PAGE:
Background: In the last decade, reactive oxygen species (ROS) production has been shown to occur upon T-cell receptor (TCR) stimulation and to affect TCR-mediated signalling. However, the exact reactive species that are produced, how ROS are generated and their requirement for T-cell activation, proliferation or cytokine production remain unclear, especially in the case of primary human T cells. Moreover, several groups have questioned that ROS are produced upon TCR stimulation.
Results: To shed some light onto this issue, we specifically measured superoxide production upon TCR ligation in primary human and mouse T lymphocytes. We showed that superoxide is indeed produced and released into the extracellular space. Antioxidants, such as superoxide dismutase and ascorbate, abolished superoxide production, but surprisingly did not affect activation, proliferation and cytokine secretion in TCR-stimulated primary human T cells. It has been suggested that T cells produce ROS via the NADPH oxidase 2 (NOX2). Therefore, we investigated whether T-cell activation is affected in NOX2-deficient mice (gp91phox-/-). We found that T cells from these mice completely lack inducible superoxide production but display normal upregulation of activation markers and proliferation.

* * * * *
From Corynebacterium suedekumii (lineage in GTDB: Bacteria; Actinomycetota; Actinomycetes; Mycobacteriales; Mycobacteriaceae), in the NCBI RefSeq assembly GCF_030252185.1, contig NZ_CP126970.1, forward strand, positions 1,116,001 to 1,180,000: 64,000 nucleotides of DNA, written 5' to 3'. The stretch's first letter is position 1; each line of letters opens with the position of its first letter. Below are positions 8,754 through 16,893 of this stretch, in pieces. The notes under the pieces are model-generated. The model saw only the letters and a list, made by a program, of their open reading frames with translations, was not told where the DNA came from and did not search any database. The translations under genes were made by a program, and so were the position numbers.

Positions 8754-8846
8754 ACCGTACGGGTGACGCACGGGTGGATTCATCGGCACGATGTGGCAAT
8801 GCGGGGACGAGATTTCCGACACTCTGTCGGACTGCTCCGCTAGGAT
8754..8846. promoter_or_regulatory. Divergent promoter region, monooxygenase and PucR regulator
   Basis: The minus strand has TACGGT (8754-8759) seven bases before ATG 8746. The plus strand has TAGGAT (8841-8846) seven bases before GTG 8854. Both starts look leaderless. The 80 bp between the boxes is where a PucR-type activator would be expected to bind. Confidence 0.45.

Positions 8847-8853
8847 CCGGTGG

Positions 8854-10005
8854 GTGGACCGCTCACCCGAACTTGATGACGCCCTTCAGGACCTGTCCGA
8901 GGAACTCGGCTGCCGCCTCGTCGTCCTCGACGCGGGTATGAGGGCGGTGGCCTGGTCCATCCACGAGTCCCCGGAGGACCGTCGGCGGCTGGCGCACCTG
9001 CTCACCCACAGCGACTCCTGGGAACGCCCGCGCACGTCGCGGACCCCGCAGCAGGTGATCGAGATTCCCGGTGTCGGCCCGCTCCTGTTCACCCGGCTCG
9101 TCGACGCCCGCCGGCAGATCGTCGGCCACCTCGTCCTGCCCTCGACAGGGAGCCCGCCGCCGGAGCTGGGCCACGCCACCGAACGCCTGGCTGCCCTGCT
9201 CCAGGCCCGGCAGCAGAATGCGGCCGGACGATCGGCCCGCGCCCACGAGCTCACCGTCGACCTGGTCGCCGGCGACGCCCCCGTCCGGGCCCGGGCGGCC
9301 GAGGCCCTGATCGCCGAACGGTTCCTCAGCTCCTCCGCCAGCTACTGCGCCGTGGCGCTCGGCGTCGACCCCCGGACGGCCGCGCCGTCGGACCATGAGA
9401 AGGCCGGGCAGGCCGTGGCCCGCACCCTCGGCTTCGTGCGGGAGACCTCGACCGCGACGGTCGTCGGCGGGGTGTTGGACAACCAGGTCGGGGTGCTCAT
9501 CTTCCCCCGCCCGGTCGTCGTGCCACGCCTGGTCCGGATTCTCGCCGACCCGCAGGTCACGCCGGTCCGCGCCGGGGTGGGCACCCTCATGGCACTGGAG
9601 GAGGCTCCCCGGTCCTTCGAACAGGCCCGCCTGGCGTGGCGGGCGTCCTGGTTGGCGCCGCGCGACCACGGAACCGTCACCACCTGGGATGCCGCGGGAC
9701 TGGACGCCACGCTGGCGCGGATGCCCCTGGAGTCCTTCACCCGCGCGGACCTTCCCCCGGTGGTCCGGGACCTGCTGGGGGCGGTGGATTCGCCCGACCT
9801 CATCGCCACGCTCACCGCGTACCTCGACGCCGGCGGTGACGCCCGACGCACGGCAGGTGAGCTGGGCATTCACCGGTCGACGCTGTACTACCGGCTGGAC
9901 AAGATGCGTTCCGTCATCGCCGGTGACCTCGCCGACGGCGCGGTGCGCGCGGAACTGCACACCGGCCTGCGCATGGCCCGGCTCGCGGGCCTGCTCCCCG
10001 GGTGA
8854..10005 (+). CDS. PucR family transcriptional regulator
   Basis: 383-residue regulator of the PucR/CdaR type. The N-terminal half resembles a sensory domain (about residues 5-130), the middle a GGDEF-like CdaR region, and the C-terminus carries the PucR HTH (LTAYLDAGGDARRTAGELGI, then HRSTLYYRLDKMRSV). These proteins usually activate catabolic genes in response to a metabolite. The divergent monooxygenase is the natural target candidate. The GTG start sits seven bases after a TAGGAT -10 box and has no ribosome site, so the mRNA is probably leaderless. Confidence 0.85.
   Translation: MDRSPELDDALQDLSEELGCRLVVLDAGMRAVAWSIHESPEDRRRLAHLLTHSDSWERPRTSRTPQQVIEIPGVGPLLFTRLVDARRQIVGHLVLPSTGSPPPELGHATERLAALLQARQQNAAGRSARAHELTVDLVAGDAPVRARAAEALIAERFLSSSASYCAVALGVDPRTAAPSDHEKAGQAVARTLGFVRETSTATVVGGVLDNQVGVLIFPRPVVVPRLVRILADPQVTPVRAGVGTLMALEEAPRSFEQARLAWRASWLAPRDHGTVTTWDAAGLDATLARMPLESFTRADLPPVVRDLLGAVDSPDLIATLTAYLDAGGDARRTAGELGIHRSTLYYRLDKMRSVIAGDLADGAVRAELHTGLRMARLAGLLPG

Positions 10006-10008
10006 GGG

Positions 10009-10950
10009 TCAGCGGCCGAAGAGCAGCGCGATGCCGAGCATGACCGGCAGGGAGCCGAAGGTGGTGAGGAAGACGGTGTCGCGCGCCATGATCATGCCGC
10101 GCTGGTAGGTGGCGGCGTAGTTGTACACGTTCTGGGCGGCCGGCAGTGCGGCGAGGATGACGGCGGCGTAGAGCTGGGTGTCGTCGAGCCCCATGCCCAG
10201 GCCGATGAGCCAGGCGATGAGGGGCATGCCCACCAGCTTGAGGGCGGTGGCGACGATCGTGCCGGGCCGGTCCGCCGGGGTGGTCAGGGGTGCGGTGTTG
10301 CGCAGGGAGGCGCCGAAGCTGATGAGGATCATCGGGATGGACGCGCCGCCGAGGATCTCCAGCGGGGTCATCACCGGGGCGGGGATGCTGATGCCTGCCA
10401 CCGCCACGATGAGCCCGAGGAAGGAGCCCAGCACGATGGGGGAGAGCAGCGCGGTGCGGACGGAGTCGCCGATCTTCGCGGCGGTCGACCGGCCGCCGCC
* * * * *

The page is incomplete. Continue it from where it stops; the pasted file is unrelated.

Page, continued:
Conclusions: Collectively, our data indicate that primary T cells produce extracellular superoxide upon TCR triggering, potentially via NOX2 at the plasma membrane. However, superoxide is not required for T-cell activation, proliferation and cytokine production.